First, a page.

In Shadows and Fog, Woody Allen pays homage to the German Expressionist movement of the 1920s with a Kafka-esque story and a Lang-esque style. The blend of Allen’s absurd comedic style, his frequent obsessions (mortality, infidelity, guilt), and German Expressionism is put to better effect in some of his New Yorker short stories, notably “The Condemned.” However, Shadows and Fog benefits greatly in light of Allen’s work in the intervening 20 years. Its original release—between a string of great films like Crimes and Misdemeanors and Bullets Over Broadway—made it seem like a lesser work. Since then, Allen has made a lot of flat-out bad films. Shadows and Fog holds up better in comparison to his later work, though it’s nowhere near the caliber of his incredible hot streak during the ’70s and ’80s.
The strange story ostensibly focuses on the pursuit of a serial killer known as “the Strangler.” Kleinman (Allen) becomes an unwilling participant in the search when a vigilante mob rouses him from his sleep and suggests that if he doesn’t help, then he must be the killer. Meanwhile, at a circus on the outskirts of New York, sword-swallower Irmy (Mia Farrow) argues with her husband, clown Paul (John Malkovich), about having a baby. Angry, Irmy runs away and winds up taking shelter in a whorehouse where student Jack (John Cusack) mistakes her for an employee.
From there, things get even more bizarre as the enormous cast of characters (including a madam played by Lily Tomlin, prostitutes played by Jodie Foster and Kathy Bates, a tightrope walker played by Madonna, a doctor played by Donald Pleasence, and a magician played by Kenneth Mars) interact in absurd, surprising ways. I don’t want to spoil the developments, so I’ll just say this: imagine Love and Death, You Only Live Once, and Kafka’s The Trial had a freaky three-way. Shadows and Fog would be their lovechild.
Allen is not a director known for creating a creepy atmosphere in his films. Even his most depressing (Interiors) and surreal (Stardust Memories) films, while evocative in their own ways, don’t have the same eerie, oppressive feel of Shadows and Fog. It’s a combination of the heavy fog and Allen’s decision to shoot entirely on soundstages instead of on location, which lends itself perfectly to the surreal, dreamlike nature of the film. This is one of a handful of films to point to in order to convince doubters of Allen’s versatility and directorial daring.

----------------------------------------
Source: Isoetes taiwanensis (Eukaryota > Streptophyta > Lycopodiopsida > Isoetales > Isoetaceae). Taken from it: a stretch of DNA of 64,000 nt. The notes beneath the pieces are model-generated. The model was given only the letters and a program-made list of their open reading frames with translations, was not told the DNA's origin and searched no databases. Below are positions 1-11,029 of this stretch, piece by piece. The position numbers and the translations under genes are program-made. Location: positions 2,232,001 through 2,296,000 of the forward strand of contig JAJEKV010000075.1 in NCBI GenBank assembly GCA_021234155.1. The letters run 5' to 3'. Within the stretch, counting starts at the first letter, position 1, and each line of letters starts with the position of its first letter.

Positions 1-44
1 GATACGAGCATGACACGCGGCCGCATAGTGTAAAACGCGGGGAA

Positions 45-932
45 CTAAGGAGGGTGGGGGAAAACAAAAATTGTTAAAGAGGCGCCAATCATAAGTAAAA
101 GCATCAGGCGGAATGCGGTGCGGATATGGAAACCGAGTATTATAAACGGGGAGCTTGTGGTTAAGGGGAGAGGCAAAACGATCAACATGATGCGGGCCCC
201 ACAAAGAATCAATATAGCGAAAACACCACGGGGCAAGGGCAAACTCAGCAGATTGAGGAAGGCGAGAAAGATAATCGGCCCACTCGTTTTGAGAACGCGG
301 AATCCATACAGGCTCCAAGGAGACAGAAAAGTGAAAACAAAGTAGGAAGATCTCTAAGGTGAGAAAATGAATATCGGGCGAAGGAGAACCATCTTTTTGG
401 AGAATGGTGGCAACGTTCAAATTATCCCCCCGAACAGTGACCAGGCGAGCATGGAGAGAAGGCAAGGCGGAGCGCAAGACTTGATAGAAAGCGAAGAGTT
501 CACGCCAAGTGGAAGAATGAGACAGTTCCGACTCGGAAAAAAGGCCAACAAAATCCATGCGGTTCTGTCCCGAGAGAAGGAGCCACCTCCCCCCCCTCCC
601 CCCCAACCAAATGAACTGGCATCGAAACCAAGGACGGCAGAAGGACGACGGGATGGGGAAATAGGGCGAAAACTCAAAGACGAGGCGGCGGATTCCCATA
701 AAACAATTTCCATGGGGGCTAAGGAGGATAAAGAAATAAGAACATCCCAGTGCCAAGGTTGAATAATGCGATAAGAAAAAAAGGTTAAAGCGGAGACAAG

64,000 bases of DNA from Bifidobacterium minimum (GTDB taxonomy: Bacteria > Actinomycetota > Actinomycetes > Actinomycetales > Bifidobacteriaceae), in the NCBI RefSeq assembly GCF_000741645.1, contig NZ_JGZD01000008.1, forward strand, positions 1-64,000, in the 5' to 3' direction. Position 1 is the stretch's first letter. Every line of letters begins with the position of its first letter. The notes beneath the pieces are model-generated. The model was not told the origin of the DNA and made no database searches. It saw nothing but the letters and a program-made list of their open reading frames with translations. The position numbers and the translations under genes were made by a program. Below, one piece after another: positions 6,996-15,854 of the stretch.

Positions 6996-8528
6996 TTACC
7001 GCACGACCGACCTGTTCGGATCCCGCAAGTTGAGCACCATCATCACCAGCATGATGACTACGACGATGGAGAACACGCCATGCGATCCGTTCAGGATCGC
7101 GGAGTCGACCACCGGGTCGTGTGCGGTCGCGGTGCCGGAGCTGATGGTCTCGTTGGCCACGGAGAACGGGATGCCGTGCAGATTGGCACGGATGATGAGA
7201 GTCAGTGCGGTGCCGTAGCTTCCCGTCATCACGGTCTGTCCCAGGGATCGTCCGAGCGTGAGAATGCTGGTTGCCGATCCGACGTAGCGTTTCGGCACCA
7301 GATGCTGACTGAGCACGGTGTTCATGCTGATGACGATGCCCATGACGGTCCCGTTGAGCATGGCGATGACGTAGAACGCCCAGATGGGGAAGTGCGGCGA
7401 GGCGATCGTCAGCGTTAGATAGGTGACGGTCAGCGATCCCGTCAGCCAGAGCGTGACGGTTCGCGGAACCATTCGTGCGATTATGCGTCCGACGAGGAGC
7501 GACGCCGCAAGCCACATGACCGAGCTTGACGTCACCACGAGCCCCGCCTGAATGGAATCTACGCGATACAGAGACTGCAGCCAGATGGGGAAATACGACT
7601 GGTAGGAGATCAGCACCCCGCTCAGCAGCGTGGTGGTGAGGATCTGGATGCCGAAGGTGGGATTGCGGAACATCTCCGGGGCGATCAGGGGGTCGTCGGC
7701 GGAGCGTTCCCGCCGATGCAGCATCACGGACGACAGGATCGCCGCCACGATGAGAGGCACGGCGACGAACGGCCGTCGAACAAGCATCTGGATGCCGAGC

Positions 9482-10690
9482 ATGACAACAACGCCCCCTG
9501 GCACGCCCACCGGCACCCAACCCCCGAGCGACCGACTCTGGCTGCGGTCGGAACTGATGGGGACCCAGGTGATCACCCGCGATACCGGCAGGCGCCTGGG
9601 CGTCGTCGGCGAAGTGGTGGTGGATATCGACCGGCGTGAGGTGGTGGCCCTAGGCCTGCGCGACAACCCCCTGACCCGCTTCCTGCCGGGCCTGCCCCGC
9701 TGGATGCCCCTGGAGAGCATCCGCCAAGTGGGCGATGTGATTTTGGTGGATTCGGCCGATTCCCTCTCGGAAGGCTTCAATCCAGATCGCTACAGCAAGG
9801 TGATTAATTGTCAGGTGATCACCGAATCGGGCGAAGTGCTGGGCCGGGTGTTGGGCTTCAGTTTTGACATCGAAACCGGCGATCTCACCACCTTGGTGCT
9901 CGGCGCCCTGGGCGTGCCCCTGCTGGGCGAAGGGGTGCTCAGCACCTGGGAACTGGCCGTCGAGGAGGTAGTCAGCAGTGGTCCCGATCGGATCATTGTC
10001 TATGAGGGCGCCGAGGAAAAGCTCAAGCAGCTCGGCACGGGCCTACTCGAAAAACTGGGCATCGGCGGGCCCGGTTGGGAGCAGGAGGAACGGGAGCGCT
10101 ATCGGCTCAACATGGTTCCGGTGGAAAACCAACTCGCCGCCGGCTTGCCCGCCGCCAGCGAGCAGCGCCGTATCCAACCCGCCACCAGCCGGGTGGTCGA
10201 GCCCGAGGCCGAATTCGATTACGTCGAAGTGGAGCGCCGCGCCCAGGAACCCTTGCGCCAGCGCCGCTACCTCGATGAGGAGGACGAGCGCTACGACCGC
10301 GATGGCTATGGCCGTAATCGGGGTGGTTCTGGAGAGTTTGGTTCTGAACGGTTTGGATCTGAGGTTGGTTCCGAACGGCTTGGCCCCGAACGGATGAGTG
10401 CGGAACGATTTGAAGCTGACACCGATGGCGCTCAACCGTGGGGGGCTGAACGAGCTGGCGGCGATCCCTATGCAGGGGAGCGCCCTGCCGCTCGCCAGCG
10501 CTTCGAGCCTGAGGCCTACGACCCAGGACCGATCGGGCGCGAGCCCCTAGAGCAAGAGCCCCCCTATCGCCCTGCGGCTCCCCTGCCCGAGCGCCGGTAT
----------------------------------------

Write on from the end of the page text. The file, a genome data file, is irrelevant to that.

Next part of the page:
The problem that prevents Shadows and Fog from joining the ranks of Allen’s alarming number of masterpieces is its central conceit: it toes the line between spoofing and paying homage to German Expressionism, and as a result it’s a little too precious and self-consciously odd. Generally a master of absurdity, Allen strains here to combine weirdness with weighty themes, starting with the too-obvious circus motif. Consequently, Allen’s work here pales in comparison to the Kafka material he emulates. That doesn’t make it a bad film. Uneven, maybe. It’s anchored by great performances, and Allen loads his script with enough comedy and thoughtful ideas to make up for the occasionally overwrought symbolism and thematic elements. If nothing else, it’s a lot more watchable and ambitious than Allen’s other magic-themed films (The Curse of the Jade Scorpion, Scoop).
Overall, Shadows and Fog seems designed mainly for people who know and appreciate German Expressionism. If you’ve never read anything by Kafka or seen anything by Lang or Murnau, this probably won’t do much for you. It’s a good film if you have those reference points, but it doesn’t hold up on its own merits.